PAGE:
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Rheumatic Heart Disease / Rheumatic Fever

Rheumatic heart disease or rheumatic fever is an inflammatory disease caused by an infection with streptococcus bacteria. This bacterial infection may lead to more serious symptoms.

Rheumatic Heart Disease / Rheumatic Fever


            Rheumatic heart disease or rheumatic fever is an inflammatory disease caused by an infection with streptococcus bacteria. This bacterial infection usually causes strep throat and may lead to more serious symptoms including permanent damage to the heart including damaged heart valve and heart failure. Rheumatic fever can occur in any range of age but mostly affects the children between the age of 5 and 15 years old. Treatment for rheumatic fever aims to decrease the damage from the inflammation , relieve the pain and other symptoms as well as prevent the recurrence of the disease.



            People with rheumatic fever may experience signs and symptoms that relate to the heart, joint, skin or central nervous system fluctuate. The signs and symptoms may include:

    • Fever
    • Painful and tender joint especially in knees, ankles, elbows and wrists
    • Hot or swollen joint
    • Painless bumps beneath the skin
    • Painless rash
    • Chest pain
    • Heart murmur
    • Fatigue
    • Sydenham chorea or uncontrollable body movements
    • Unusual behavior, such as inappropriate laughing or crying


When to see a doctor


            You are advised to bring the children to see the doctor if they have:

    • strep throat
    • swallowing pain
    • fever
    • headache
    • stomach pain
    • nausea
    • vomiting



            A throat infection from a streptococcus either in the throat or the skin are the cause of rheumatic fever. The bacteria attacks the immune system that results in an inflammation of tissues including the tissues of the heart, joints, skin, and central nervous system. Strep throat or scarlet fever are the early episodes of the inflammation. If left untreated, rheumatic fever might develop.


Risk factors

             There are some factors that can increase the risk of rheumatic fever including:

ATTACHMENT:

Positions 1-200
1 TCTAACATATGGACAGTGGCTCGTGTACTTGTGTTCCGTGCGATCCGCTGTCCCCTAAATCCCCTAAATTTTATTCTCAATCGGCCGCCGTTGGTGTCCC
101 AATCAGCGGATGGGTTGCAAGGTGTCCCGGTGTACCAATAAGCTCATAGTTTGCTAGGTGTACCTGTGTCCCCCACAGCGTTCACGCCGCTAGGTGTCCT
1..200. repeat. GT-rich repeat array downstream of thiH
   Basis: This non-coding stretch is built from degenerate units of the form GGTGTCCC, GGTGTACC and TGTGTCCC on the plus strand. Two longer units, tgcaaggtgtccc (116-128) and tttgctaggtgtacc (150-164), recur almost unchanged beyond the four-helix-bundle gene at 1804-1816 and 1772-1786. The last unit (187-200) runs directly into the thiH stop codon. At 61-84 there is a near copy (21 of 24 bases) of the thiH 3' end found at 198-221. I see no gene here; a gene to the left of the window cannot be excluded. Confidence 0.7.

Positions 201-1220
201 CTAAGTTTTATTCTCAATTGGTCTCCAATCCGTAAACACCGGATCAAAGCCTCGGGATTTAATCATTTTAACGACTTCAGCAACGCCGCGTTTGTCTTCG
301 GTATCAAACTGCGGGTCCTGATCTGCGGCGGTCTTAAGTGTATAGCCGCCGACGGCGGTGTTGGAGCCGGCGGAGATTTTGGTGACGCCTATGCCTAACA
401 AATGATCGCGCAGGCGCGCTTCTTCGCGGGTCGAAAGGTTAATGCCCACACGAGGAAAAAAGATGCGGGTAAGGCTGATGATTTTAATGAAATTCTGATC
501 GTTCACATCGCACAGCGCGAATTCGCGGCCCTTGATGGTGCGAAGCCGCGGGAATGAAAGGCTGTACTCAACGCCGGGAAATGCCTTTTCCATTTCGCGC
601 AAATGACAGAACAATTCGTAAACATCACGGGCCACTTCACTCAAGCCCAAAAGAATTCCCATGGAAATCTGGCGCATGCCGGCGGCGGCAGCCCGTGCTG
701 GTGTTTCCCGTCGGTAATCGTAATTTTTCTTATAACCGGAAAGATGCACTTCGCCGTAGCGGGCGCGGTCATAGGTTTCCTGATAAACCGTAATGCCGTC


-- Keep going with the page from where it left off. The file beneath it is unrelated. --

• genetic factor
    • strep bacteria
    • environmental factors that allow strap bacteria to spread easily, such as overcrowding and poor sanitation.



            Rheumatic fever may last for a few weeks to several months but it can cause numbers of long-term complications including:


  • Damaged heart valve 

Rheumatic fever can cause damages of the heart valve that decrease blood flow. The damages might include:

    • narrowed heart valve
    • leak in the heart valve


  • Damaged heart muscle

The inflammation may weaken the heart muscle that affects an ability of the heart to pump.

These complications might lead to serious heart conditions, such as atrial fibrillation and heart failure.




            Diagnosis of rheumatic fever is a combination of medical history, a physical exam and several tests that might include:


  • Swab test

The doctor usually uses a throat swab test with children and might not requirst another bacterial test.


  • Blood tests
The doctor may require a blood test to
    • detect antibodies to the strep bacteria
    • check for inflammation


  • Electrocardiogram (ECG or EKG)
ECG or EKG is used to record electrical signals in the heart to
    • search for abnormal electrical activity
    • determine an enlarged area of the heart


  • Echocardiogram

The doctor may use echocardiogram to create images of the heart that allow the doctor to detect heart problems.




            Treatment for rheumatic fever aims to

    • destroy the bacteria
    • relieve symptoms
    • control inflammation
    • prevent recurrence of the disease


            The treatment may include several kinds of medications including antibiotics, anti-inflammatory drugs and anticonvulsant medications.


Preparing for an appointment


            Before your appointment,  you are advised to be aware of restrictions prior the appointment and you may prepare some information of your child including:

    • the symptoms
    • recent illness
    • all medications, vitamins and other supplements taken
    • questions that you want to ask the doctor


            During the consulting, the doctor may ask some questions including the information such as:

    • the beginning of the symptoms
    • the change of the symptoms over time
    • experience of a flu or cold
    • experience of strep throat
    • history of being diagnosed with strep throat or scarlet fever
    • the consumption of antibiotics prescribed as the treatment for strep throat or scarlet fever